The active polyphenol in turmeric known as curcumin may provide an ideal intervention for type 2 diabetes, capable of mitigating characteristic pathophysiological hallmarks of the disease such as elevated blood sugar (hyperglycemia) and insulin resistance. Turmeric curcumin will lower blood sugar and cholesterol in diabetes.
“Turmeric (Curcuma longa), a rhizomatous herbaceous perennial plant of the ginger family, has been used for the treatment of diabetes in Ayurvedic and traditional Chinese medicine. The active component of turmeric, curcumin, has caught attention as a potential treatment for diabetes and its complications primarily because it is a relatively safe and inexpensive drug that reduces glycemia and hyperlipidemia in rodent models of diabetes.”
“Amazingly, the animal and cell research literature review concluded curcumin could improve the type 2 diabetic state through 10 distinctly different mechanisms, such as:
- Reduction in liver glucose production
- Reduction in liver glycogen production
- Stimulation of increased glucose uptake (by increasing GLUT4, GLUT2, and GLUT3 gene expressions)
- Increasing the activation of AMP kinase
- Promoting PPAR γ ligand-binding activity
- Suppressing hyperglycemia-induced inflammatory state
- Stimulating insulin secretion from pancreatic tissues
- Improvement in pancreatic cell function
- Increasing phosphorylation of AKT
- Increasing insulin receptor β and reduction of insulin resistance
The human clinical research conducted on diabetic and pre-diabetic patients revealed curcumin had the following beneficial effects:
- Glucose lowering effect
- Improved beta cell function
- Improved fatty acid oxidation and utilization”
One more cautious researcher stated, “Turmeric in diet is absolutely safe. Turmeric supplements should be taken with care.” Yet, that same researcher is touting the combination of black pepper with turmeric curcumin. “Piperine is the key chemical in black pepper. It is similar to capsaicin, a chemical in chili, and offers many health benefits. Curcumin, which is a polyphenol, plays the same role in turmeric. Both these compounds have been studied to examine the potential health benefits they can offer individually or together.” In short, black pepper enhances the bioavailability of turmeric curcumin. For diabetics, curcumin is an anti-inflammatory.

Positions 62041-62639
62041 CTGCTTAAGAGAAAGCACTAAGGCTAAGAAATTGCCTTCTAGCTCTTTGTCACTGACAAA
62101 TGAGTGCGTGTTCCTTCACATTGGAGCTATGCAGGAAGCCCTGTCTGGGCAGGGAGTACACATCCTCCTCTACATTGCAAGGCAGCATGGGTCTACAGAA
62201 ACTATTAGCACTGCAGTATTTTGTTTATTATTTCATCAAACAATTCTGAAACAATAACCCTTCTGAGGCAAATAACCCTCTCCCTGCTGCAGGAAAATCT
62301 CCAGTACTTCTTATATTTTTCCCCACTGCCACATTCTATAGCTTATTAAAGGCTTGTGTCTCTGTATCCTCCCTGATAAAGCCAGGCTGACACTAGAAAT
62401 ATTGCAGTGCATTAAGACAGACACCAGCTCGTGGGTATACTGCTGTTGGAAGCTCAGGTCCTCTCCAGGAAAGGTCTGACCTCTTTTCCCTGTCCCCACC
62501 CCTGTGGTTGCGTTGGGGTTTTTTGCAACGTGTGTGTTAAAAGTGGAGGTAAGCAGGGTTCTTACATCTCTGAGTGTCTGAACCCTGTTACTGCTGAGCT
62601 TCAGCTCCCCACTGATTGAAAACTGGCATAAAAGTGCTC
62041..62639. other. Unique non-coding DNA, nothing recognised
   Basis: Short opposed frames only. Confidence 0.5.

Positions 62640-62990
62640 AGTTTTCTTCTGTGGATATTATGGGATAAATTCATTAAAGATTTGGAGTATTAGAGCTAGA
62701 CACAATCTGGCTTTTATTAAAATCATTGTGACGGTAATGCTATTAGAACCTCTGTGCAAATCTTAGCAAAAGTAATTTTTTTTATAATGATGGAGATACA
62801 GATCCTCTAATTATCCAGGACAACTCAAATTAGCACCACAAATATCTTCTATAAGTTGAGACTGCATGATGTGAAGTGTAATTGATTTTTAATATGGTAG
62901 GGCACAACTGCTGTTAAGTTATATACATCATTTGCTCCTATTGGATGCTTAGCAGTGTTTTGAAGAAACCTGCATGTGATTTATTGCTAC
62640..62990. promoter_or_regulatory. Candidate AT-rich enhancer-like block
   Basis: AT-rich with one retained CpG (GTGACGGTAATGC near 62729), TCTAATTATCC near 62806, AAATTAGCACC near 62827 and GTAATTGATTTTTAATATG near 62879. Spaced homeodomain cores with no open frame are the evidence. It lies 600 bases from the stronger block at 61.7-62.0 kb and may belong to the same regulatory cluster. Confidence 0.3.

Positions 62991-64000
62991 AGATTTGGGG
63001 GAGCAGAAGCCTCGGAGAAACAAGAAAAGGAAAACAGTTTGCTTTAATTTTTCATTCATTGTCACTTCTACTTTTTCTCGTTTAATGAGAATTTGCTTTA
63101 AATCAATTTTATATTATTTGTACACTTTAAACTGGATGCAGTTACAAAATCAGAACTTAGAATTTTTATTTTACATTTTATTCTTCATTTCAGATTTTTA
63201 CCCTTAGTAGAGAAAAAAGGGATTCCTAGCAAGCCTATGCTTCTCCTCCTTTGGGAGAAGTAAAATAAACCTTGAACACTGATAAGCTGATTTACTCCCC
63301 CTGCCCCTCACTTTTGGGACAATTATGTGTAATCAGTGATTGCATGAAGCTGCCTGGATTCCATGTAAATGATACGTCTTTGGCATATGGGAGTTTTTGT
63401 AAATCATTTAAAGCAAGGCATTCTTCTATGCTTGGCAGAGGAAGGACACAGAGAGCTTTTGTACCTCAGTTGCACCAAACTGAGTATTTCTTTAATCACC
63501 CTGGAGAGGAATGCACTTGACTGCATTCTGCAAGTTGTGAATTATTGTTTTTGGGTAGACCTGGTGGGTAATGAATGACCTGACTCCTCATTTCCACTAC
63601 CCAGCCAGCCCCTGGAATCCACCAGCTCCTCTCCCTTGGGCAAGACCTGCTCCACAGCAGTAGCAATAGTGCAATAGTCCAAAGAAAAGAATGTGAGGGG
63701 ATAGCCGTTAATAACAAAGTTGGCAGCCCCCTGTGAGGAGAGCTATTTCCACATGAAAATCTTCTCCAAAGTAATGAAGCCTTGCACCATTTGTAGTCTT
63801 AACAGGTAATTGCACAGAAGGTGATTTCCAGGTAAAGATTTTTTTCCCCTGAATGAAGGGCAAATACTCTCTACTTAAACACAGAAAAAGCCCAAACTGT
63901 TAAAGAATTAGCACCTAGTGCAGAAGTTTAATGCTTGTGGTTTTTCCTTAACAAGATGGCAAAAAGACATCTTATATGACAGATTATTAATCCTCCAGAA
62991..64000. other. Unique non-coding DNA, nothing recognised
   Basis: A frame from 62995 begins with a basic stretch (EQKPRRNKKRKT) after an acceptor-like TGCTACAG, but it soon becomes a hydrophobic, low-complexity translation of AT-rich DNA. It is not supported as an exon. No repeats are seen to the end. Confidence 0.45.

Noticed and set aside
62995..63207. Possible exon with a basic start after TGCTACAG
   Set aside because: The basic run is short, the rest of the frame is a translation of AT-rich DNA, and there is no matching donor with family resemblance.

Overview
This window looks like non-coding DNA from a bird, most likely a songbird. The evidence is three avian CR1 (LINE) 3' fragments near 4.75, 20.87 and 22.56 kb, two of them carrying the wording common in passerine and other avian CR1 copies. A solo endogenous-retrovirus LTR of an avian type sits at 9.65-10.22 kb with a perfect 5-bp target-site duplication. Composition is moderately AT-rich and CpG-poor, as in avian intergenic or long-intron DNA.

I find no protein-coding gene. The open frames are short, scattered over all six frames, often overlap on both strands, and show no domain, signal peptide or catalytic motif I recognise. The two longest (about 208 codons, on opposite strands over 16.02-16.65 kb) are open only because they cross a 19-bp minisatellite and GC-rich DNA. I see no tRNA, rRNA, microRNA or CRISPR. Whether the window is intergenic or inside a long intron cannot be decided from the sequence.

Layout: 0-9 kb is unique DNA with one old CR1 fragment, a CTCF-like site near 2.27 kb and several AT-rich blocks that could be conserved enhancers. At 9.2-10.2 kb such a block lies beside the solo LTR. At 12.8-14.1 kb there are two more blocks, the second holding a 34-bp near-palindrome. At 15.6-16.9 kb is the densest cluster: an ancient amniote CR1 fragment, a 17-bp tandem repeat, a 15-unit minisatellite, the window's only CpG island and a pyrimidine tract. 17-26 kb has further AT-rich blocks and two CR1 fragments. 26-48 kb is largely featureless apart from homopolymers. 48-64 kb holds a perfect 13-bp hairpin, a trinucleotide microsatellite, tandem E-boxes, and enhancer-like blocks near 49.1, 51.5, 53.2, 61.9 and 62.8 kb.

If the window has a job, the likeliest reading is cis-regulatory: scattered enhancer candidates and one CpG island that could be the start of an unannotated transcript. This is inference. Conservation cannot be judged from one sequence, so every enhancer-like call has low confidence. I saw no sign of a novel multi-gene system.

When I started taking turmeric curcumin with black pepper extract [Puritan’s Pride brand], there was a noticeable difference in the stiffness and pain levels of the osteoarthritis in my hands!
Axe, Dr. Josh, DC, DMN, CNS. “Turmeric and Curcumin Benefits: Can This Herb Really Combat Disease?” Dr. Axe (March 15, 2019). https://draxe.com/nutrition/turmeric-curcumin-benefits/ (accessed on 8/3/2020)
Zhang, Dong-wei, et. al. “Curcumin and Diabetes: A Systematic Review,” Evid Based Complement Alternat Med. 2013; 2013: 636053. Published online 2013 Nov 24. doi: 10.1155/2013/636053. https://www.ncbi.nlm.nih.gov/pmc/articles/PMC3857752/ (accessed on 8/3/2020).
Oberst, Lindsay. “Why All Diabetics Should Know About Turmeric,” Food Revolution Network (November 19, 2015). https://foodrevolution.org/blog/turmeric-diabetes/ (accessed on 8/3/2020).
Shruti, BE Biotech & PGD Clinical Research. “Turmeric Dosage For Diabetes,” Turmeric for Health, n.d. https://www.turmericforhealth.com/turmeric-dosage/turmeric-dosage-for-diabetes
Shruti, BE Biotech & PGD Clinical Research. “6 Amazing Health Benefits of Black Pepper and Turmeric,” Turmeric for Health, n.d. https://www.turmericforhealth.com/turmeric-benefits/health-benefits-of-black-pepper-and-turmeric (accessed on 10/14/2020).
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